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9 Amazing French Singers That Will Make Your Life More Romantic

9 Amazing French Singers That Will Make Your Life More Romantic

We could all use a little more romance in our lives, and no matter what it is they are singing about, the French do romance incredibly well. There is something nostalgic, something so tenderly beautiful about the city of love and all its artistic history, including the aching words of its love songs, and the passion and the candor of their execution.

When was the last time you sat with a record player and a glass of wine and simply listened to the crooning of a French song? We may or may not be able to put our finger on why, but there really is no other kind of music that makes us feel exactly like French songs do. Here is a list of some of the best romantic singers that France has offered us.

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Brigitte Bardot

Was there anyone more beautiful than Brigitte Bardot? While better known perhaps for her acting roles than her singing, Bardot spent a significant amount of time producing some wonderful songs, the most famous of them perhaps being the 1968 hit Bonnie and Clyde, which she recorded with Serge Gainsbourg. Bardot’s music is sexy, dreamy, nostalgic. We dare you not to float away on the intoxicating French lyrics …

Serge Gainsbourg

Gainsbourg was a writer and producer who worked with numerous French women to create some of the most charming pop songs, albums and film scores from the 60s through to the 80s. It was his earlier work, however, that truly struck a chord. His work with Bardot and wife Jane Birkin is memorable, particularly the heated (and controversial) track Je T’aime Moi Non Plus which he shared vocally with Birkin.

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Edith Piaf

Perhaps the most famous of all the French singers, Piaf was indomitable. They called her “the little sparrow” and her legend has continued to grow posthumously. No singer has rivaled her since, for she was the most insane amalgamation of being street-smart, powerful, passionate and frail all at once. She learned to sing on the streets and was trained by professionals as she moved through the ranks to become the greatest French singer of all time. Her music cuts through you now, just the same as it always did.

Françoise Hardy

The prettiest French pop songs you ever will hear come from this singer. You will never tire of listening to Françoise.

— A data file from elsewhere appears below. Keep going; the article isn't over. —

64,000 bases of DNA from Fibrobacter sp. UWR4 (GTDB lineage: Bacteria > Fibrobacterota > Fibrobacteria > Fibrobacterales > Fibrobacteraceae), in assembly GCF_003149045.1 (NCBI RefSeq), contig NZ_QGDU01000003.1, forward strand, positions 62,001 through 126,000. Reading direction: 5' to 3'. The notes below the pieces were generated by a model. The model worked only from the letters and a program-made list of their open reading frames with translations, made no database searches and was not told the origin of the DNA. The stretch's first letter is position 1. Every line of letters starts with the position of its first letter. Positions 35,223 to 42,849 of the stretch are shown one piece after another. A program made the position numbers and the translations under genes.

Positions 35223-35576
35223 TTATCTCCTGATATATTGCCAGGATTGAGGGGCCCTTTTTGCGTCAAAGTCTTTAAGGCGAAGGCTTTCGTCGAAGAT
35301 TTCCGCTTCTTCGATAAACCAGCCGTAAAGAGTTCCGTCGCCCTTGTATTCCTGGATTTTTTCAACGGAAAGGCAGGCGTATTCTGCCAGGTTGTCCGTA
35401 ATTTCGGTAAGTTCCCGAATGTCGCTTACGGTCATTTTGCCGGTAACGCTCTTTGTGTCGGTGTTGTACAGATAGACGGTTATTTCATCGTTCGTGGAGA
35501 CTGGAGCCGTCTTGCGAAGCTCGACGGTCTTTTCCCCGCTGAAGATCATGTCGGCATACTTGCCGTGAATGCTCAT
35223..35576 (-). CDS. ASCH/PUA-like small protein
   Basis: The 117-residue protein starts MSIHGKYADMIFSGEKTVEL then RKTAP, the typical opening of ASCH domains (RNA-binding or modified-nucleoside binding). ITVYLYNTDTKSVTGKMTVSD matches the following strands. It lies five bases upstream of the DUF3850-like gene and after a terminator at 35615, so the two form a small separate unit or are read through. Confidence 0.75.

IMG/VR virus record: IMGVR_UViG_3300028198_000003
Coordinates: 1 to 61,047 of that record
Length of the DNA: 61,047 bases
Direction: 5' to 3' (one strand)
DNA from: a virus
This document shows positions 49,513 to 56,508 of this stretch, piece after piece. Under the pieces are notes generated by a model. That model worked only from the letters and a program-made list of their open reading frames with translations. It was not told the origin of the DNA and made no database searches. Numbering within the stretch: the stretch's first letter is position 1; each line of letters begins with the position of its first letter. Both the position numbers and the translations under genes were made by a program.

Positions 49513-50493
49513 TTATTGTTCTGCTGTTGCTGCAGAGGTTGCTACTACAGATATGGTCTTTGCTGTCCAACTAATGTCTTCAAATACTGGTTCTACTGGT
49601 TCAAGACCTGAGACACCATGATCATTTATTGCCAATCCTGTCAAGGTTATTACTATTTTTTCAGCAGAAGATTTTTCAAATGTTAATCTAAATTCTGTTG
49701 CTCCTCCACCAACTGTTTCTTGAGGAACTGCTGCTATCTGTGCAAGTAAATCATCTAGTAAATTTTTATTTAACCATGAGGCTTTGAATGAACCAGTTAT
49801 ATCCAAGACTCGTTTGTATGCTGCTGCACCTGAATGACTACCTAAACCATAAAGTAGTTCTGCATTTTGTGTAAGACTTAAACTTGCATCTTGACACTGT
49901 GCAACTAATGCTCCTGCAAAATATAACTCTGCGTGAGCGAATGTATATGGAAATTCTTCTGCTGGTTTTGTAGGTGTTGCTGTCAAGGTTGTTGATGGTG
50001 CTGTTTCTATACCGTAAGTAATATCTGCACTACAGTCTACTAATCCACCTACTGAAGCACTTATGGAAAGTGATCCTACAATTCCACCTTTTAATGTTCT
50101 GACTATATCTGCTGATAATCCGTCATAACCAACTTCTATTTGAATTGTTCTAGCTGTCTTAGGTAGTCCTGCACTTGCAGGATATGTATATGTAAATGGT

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Jane Birkin

Also an actress, doe-eyed Birkin has a sensational music career to boot. First discovered by and then married to Gainsbourg, her tunes have a childish innocence while still oozing romance. The languid and poppy sweetness of her songs is the perfect slow-dance-after-dinner music.

Jacques Brel

Though Belgian-born, Brel composed and performed most of his songs in French. A friend and singing companion of Edith Piaf, Brel created some of the most beautiful, piano ballads and his songs were influential to the likes of David Bowie and Nina Simone.

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Marie Laforêt

A last minute replacing of her sister in a singing competition would suddenly veer into an illustrious pop career for the impassioned and beautiful Marie Laforêt. The videos of her live performances are compelling and emotionally charged, particularly her version of Viens Viens. Laforêt has a most unusual and distinguished singing voice, and her songs evoke passion and love. You’ll be singing in full (French) force in no time.

Carla Bruni

One could cook all their meals to a Carla Bruni album! Her smoky voice and gentle guitar makes you want to push open the windows and welcome in Spring (no matter what the season). It is the perfect floating-around-the-house music.

Frida Bocarra

Bocarra is a Moroccan-born multilingual French singer, also of Italian heritage. With an operatic vocal style and an orchestra behind her, Bocarra is the stuff of legends. The track Hundred Thousand Songs is the quintessential example of the idea behind this article. Do yourselves a favor — grab a glass of wine, sit back, close your eyes, and just listen.

Featured photo credit: Pixabay via pixabay.com

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Last Updated on June 20, 2019